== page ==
One manager told me she cannot believe the amount of time the young people in her team spend surfing the web and sending text messages. She was also shocked by how young people in her team empower themselves to take breaks whenever they feel like it, which often involves standing discussing their conquests from the night before. We both concluded that had they behaved like this 30 years ago, then they wouldn’t have a job.

Am I being harsh? Well, yes I guess I am, to an extent. Firstly, not everyone new to work is like this and there are people who have been in the workplace for years who also act like this. This said the world is evolving and along with it the acceptability of certain behaviours in the workplace; and we’ve all been there to some degree or another, entering a new job and needing to adjust in some way to make it work. This got me thinking about what I wish I knew before I entered the workplace, and if I were writing a letter to the then me from the now me, what advice would I give myself?

1. Start thinking about work earlier

It’s no good leaving it until the last minute when you’re 15/16 years old. The last six years of your school/college career will shape the kind of role you will get when you leave. Consider your options, look at your growing strengths and think about the kind of jobs you would like to do.

Play the Plotr game to find a career that will play to your strengths and that you will love.

2. Research and get advice

Not every job is described well in a formal job description/by its title. You need to consider the skills and experience that the role requires and then find ways of obtaining them. Go out and talk to people in different roles – speak to employers, recruitment specialists and career advisors. Use your friends and family and look at websites like Plotr to gather as much knowledge on the working world as you can.

3. Get work experience

Use your summer and winter holidays, weekends or evenings to look for a basic job, or do some voluntary work to help develop your skills. When you obtain a role, look for the bits you like and that play to your strengths – focus on these. Develop the areas you want to develop, but chase the development – it won’t fall on your lap. Experience pays.

4. Good pay does not always = a great job

Few entry-level jobs pay good money, and the meaning a role holds to you is more important when you start out. The more you put in the more you will get out over time.

5. University isn’t the only way to get a job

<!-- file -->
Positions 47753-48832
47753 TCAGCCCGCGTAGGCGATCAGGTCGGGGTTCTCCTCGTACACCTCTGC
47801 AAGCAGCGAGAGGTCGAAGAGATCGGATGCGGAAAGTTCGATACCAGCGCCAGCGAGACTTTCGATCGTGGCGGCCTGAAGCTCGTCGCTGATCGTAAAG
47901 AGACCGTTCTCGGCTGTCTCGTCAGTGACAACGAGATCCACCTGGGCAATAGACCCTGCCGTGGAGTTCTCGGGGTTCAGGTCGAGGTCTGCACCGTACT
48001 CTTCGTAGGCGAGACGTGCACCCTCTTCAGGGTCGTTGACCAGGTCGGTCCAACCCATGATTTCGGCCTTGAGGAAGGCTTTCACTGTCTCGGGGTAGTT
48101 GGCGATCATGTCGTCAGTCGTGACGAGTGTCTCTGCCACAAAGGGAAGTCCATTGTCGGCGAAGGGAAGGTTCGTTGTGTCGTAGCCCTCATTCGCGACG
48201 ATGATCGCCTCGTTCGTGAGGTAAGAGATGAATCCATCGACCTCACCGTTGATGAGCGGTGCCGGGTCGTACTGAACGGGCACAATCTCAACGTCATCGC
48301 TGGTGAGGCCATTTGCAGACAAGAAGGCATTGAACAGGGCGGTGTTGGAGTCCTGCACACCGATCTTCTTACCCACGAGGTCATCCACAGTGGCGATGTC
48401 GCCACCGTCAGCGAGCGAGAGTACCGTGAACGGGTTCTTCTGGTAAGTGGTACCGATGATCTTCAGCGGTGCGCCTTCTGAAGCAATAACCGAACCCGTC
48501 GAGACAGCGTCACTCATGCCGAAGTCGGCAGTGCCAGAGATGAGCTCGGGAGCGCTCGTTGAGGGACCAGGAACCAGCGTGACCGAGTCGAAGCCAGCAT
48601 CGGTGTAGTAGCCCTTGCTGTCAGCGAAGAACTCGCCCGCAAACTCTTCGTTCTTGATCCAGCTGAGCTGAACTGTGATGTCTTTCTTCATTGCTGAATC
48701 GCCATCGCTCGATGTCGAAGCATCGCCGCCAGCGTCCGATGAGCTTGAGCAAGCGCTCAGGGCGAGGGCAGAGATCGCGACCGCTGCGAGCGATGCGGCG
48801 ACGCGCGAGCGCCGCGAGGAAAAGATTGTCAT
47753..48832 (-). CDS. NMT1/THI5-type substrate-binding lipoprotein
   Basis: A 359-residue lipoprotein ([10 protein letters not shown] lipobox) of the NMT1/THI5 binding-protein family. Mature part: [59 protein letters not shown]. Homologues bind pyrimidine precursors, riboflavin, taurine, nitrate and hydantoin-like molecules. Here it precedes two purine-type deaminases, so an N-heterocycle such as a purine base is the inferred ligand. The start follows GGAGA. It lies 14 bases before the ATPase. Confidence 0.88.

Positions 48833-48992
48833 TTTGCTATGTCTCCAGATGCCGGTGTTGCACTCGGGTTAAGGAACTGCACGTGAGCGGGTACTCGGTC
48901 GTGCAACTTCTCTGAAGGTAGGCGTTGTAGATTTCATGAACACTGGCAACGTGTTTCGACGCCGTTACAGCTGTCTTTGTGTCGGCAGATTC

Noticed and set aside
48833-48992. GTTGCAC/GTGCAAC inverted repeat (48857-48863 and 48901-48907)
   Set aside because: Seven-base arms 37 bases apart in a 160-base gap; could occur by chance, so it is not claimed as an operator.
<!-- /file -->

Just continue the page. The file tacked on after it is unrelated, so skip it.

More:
Remember, university isn’t the only route in to a decent job. Consider apprenticeships and similar schemes; again, the starting money may not be great, but you’re gaining skills and building a platform.

6. Attitude and commitment

It’s all about attitude and commitment — the more commitment you put in at the start the better your career will be and it will make selling yourself much easier.

7. Research the company you’re applying for

One question you’re bound to get asked is: “Why do you want to work for us?” If you have researched the company properly and you have a clear answer as to why you want to work for them above anyone else, then it will impress. There’s nothing worse than not having a proper answer to this question or “What do you know about our business?” If you can’t answer these questions, it doesn’t demonstrate any commitment to them.

Also, check the company matches up to your expectations. Look for them in the news, check to see whether they have won any people related awards and see what other people have to say about working for them – glass door is always a good reference point to find out what other employees think.

8. Have fun

It’s important to have fun and enjoy work. Look for a job that will tap into your strengths – not all of us will necessarily end up in our dream job, but we all have the power to find enjoyment in what we do.

9. Stand out

No job is a dead cert, and as time passes there are more and more people out there fighting for the same job you are. Be unique, stand out, but above all else present yourself well and show you are aware of work ethics like how to act, dress and behave in work.

10. Learn to sell

This brings me nicely on to my final point – selling yourself. Learn to tell a story; learn to be able to build a picture in someone’s mind because this is vital when it comes to most entry-level job interviews. You have to sell yourself, and in such a way you stand out over the others that are going for the same role.

photo credit: William Brawley via photopin cc